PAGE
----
So the Final Solution to this problem is the steel tube Pratt truss with one bay shear plated and several mounts for the coilover along that bay and matching arrays of upper mounts on the frame crossmember on the rear, with the tube axle and early Ford spindles and the coilover mount as close to the spindle as possible without getting tire rub, parallel four bar longitudinal location on both ends with a long panhard rod on the front to eliminate bump steer from the cross steer steering and a Watts link mounted low in the center of the frame running out to the knuckle mounting plate for lateral location. And I literally came to this conclusion while composing this post, because that’s how I think. You just got to watch my mind at work iterating a design specification. I had already decided on the truss but the details got finalized while doing the post.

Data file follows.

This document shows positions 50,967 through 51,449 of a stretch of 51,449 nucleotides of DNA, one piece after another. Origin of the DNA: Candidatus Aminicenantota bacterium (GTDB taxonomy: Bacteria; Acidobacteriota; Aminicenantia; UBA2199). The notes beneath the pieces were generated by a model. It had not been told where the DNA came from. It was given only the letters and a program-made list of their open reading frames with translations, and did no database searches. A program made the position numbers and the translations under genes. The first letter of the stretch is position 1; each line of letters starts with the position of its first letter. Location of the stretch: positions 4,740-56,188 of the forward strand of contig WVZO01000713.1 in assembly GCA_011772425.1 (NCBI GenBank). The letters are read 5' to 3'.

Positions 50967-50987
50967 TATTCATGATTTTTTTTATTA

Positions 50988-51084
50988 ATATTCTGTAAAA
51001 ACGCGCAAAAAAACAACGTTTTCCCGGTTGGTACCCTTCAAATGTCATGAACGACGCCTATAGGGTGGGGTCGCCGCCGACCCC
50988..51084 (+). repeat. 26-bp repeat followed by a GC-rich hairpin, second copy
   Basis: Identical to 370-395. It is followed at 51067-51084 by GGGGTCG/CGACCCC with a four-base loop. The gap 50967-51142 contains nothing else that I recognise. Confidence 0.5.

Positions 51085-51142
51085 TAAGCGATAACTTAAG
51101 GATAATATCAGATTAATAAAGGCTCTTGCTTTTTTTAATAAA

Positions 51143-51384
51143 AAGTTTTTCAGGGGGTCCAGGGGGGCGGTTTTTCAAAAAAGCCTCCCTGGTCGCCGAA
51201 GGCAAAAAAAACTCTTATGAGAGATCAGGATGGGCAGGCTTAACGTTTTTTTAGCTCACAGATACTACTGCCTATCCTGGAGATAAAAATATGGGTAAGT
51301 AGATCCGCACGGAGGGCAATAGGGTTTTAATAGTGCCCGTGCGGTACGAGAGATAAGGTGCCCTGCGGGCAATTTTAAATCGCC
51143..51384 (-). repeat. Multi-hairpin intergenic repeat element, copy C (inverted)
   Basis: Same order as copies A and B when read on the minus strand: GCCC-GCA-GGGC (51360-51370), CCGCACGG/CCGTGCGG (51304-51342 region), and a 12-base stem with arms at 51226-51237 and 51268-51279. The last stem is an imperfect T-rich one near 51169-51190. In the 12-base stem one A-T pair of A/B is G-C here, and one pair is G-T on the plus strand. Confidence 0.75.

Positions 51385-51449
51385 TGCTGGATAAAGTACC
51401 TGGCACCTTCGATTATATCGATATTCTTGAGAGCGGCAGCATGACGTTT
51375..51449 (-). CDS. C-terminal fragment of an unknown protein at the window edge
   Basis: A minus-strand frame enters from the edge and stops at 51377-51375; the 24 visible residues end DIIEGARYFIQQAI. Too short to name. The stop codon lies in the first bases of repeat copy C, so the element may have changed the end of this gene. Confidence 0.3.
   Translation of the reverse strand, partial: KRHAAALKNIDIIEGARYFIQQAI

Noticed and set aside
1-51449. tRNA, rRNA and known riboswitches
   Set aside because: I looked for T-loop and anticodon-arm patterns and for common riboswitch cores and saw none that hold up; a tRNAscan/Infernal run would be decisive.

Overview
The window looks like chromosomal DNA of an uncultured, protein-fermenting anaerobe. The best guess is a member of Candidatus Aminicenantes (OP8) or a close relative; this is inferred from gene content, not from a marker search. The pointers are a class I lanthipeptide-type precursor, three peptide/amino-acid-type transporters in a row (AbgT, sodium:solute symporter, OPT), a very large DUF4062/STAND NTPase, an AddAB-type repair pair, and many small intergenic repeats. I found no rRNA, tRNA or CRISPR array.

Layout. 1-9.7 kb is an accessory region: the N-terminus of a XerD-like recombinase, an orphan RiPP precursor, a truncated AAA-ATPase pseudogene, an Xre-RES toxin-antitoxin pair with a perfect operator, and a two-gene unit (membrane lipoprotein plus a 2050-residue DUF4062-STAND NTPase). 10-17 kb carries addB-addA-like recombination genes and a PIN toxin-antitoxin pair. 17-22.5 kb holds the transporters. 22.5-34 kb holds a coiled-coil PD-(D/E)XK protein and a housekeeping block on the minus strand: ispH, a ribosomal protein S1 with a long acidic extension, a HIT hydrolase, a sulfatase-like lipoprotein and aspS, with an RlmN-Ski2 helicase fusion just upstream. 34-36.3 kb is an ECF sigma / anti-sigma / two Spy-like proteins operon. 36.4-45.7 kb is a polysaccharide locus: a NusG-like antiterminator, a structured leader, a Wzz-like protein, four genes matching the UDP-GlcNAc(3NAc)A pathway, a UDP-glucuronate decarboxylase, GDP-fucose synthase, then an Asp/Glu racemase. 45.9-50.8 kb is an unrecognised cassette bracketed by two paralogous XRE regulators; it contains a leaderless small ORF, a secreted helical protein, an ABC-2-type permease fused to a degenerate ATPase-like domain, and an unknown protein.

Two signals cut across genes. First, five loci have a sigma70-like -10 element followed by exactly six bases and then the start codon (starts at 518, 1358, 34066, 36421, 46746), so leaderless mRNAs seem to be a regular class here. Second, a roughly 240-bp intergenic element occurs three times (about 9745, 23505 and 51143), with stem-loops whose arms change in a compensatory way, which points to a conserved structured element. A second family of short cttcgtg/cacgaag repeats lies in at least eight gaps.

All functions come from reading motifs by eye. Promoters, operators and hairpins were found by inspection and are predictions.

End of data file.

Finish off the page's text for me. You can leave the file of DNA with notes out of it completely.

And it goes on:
Billed @€0.02, Opus the Unkillable Badass

RPG night was a bit chaotic and other stuff on Wreck-Free Sunday

Yesterday was RPG night, with a bit of a fluster cluck to start out. We had to move to a different venue when both of the hosts at our regular location were called in to work, which really screwed the meal planning. Our regular location we have access to a kitchen with normal pots, pans , and a slow cooker, the backup location we don’t have kitchen access so the ramen and beans menu planning went out the window. I got some cash from Mrs. the Poet for transportation and food and I got some “mexican” food from Taco Bell.